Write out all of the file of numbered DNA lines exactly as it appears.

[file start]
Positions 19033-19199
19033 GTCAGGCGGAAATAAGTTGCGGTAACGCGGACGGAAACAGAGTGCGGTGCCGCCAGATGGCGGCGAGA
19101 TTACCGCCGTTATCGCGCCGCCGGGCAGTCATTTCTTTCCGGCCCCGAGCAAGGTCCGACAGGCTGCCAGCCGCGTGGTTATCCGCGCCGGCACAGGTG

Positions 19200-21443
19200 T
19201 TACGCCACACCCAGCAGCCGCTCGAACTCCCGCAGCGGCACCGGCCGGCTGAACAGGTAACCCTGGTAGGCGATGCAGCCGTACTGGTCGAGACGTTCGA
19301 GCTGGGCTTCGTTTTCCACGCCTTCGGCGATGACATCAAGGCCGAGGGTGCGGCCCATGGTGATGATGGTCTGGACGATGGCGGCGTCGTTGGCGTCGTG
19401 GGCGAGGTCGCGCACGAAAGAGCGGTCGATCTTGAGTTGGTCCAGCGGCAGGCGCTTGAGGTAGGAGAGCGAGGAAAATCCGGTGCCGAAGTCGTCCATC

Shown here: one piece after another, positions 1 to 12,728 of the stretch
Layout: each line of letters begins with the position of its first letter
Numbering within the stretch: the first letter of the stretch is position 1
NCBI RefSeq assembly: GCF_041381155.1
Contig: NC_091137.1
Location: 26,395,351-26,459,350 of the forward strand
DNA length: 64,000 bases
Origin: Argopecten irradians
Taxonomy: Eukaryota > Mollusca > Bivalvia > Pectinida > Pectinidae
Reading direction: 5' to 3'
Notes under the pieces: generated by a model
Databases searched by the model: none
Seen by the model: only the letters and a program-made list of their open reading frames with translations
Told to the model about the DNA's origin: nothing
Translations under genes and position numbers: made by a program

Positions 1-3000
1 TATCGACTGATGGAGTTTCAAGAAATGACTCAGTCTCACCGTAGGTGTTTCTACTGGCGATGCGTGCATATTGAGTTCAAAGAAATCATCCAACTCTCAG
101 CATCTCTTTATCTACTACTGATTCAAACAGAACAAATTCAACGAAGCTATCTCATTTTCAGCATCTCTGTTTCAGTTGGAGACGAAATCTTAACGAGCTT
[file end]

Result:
Positions 19033-19199
19033 GTCAGGCGGAAATAAGTTGCGGTAACGCGGACGGAAACAGAGTGCGGTGCCGCCAGATGGCGGCGAGA
19101 TTACCGCCGTTATCGCGCCGCCGGGCAGTCATTTCTTTCCGGCCCCGAGCAAGGTCCGACAGGCTGCCAGCCGCGTGGTTATCCGCGCCGGCACAGGTG

Positions 19200-21443
19200 T
19201 TACGCCACACCCAGCAGCCGCTCGAACTCCCGCAGCGGCACCGGCCGGCTGAACAGGTAACCCTGGTAGGCGATGCAGCCGTACTGGTCGAGACGTTCGA
19301 GCTGGGCTTCGTTTTCCACGCCTTCGGCGATGACATCAAGGCCGAGGGTGCGGCCCATGGTGATGATGGTCTGGACGATGGCGGCGTCGTTGGCGTCGTG
19401 GGCGAGGTCGCGCACGAAAGAGCGGTCGATCTTGAGTTGGTCCAGCGGCAGGCGCTTGAGGTAGGAGAGCGAGGAAAATCCGGTGCCGAAGTCGTCCATC

Shown here: one piece after another, positions 1 to 12,728 of the stretch
Layout: each line of letters begins with the position of its first letter
Numbering within the stretch: the first letter of the stretch is position 1
NCBI RefSeq assembly: GCF_041381155.1
Contig: NC_091137.1
Location: 26,395,351-26,459,350 of the forward strand
DNA length: 64,000 bases
Origin: Argopecten irradians
Taxonomy: Eukaryota > Mollusca > Bivalvia > Pectinida > Pectinidae
Reading direction: 5' to 3'
Notes under the pieces: generated by a model
Databases searched by the model: none
Seen by the model: only the letters and a program-made list of their open reading frames with translations
Told to the model about the DNA's origin: nothing
Translations under genes and position numbers: made by a program

Positions 1-3000
1 TATCGACTGATGGAGTTTCAAGAAATGACTCAGTCTCACCGTAGGTGTTTCTACTGGCGATGCGTGCATATTGAGTTCAAAGAAATCATCCAACTCTCAG
101 CATCTCTTTATCTACTACTGATTCAAACAGAACAAATTCAACGAAGCTATCTCATTTTCAGCATCTCTGTTTCAGTTGGAGACGAAATCTTAACGAGCTT